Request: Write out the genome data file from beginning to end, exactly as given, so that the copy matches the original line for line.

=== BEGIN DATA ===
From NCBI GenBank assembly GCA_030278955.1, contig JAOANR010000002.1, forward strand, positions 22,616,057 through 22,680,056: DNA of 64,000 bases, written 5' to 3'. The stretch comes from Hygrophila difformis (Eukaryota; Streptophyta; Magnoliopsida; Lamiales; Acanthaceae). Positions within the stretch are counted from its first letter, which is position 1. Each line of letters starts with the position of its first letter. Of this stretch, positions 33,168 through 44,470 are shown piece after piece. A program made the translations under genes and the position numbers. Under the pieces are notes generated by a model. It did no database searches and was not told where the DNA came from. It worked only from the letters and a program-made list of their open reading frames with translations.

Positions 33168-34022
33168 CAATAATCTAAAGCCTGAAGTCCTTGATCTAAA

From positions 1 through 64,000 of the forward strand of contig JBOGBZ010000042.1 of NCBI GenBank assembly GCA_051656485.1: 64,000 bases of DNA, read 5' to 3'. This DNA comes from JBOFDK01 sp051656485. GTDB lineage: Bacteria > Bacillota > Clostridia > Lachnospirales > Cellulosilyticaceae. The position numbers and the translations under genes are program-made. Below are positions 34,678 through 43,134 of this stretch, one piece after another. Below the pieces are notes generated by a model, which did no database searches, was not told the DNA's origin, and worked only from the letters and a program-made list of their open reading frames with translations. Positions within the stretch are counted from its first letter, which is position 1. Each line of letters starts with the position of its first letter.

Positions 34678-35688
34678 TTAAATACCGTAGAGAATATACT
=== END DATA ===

From NCBI GenBank assembly GCA_030278955.1, contig JAOANR010000002.1, forward strand, positions 22,616,057 through 22,680,056: DNA of 64,000 bases, written 5' to 3'. The stretch comes from Hygrophila difformis (Eukaryota; Streptophyta; Magnoliopsida; Lamiales; Acanthaceae). Positions within the stretch are counted from its first letter, which is position 1. Each line of letters starts with the position of its first letter. Of this stretch, positions 33,168 through 44,470 are shown piece after piece. A program made the translations under genes and the position numbers. Under the pieces are notes generated by a model. It did no database searches and was not told where the DNA came from. It worked only from the letters and a program-made list of their open reading frames with translations.

Positions 33168-34022
33168 CAATAATCTAAAGCCTGAAGTCCTTGATCTAAA

From positions 1 through 64,000 of the forward strand of contig JBOGBZ010000042.1 of NCBI GenBank assembly GCA_051656485.1: 64,000 bases of DNA, read 5' to 3'. This DNA comes from JBOFDK01 sp051656485. GTDB lineage: Bacteria > Bacillota > Clostridia > Lachnospirales > Cellulosilyticaceae. The position numbers and the translations under genes are program-made. Below are positions 34,678 through 43,134 of this stretch, one piece after another. Below the pieces are notes generated by a model, which did no database searches, was not told the DNA's origin, and worked only from the letters and a program-made list of their open reading frames with translations. Positions within the stretch are counted from its first letter, which is position 1. Each line of letters starts with the position of its first letter.

Positions 34678-35688
34678 TTAAATACCGTAGAGAATATACT